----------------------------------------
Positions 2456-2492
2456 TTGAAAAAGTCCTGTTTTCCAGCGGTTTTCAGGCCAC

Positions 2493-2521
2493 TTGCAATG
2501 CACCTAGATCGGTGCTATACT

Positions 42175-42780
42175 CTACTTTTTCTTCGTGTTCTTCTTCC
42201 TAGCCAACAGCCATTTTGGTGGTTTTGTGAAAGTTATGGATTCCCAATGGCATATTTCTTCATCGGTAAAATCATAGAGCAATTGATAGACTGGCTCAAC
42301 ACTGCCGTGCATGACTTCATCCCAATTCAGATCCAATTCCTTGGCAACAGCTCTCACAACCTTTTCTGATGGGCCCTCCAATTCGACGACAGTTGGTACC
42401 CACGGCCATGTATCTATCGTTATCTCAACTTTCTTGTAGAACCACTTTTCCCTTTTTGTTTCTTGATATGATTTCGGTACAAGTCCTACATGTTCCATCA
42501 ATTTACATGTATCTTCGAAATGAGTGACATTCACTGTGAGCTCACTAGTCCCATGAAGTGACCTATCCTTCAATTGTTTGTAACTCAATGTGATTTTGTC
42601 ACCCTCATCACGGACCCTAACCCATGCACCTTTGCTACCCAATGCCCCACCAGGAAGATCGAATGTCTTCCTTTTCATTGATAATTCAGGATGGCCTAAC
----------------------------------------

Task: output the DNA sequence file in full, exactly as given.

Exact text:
Positions 2456-2492
2456 TTGAAAAAGTCCTGTTTTCCAGCGGTTTTCAGGCCAC

Positions 2493-2521
2493 TTGCAATG
2501 CACCTAGATCGGTGCTATACT

Positions 42175-42780
42175 CTACTTTTTCTTCGTGTTCTTCTTCC
42201 TAGCCAACAGCCATTTTGGTGGTTTTGTGAAAGTTATGGATTCCCAATGGCATATTTCTTCATCGGTAAAATCATAGAGCAATTGATAGACTGGCTCAAC
42301 ACTGCCGTGCATGACTTCATCCCAATTCAGATCCAATTCCTTGGCAACAGCTCTCACAACCTTTTCTGATGGGCCCTCCAATTCGACGACAGTTGGTACC
42401 CACGGCCATGTATCTATCGTTATCTCAACTTTCTTGTAGAACCACTTTTCCCTTTTTGTTTCTTGATATGATTTCGGTACAAGTCCTACATGTTCCATCA
42501 ATTTACATGTATCTTCGAAATGAGTGACATTCACTGTGAGCTCACTAGTCCCATGAAGTGACCTATCCTTCAATTGTTTGTAACTCAATGTGATTTTGTC
42601 ACCCTCATCACGGACCCTAACCCATGCACCTTTGCTACCCAATGCCCCACCAGGAAGATCGAATGTCTTCCTTTTCATTGATAATTCAGGATGGCCTAAC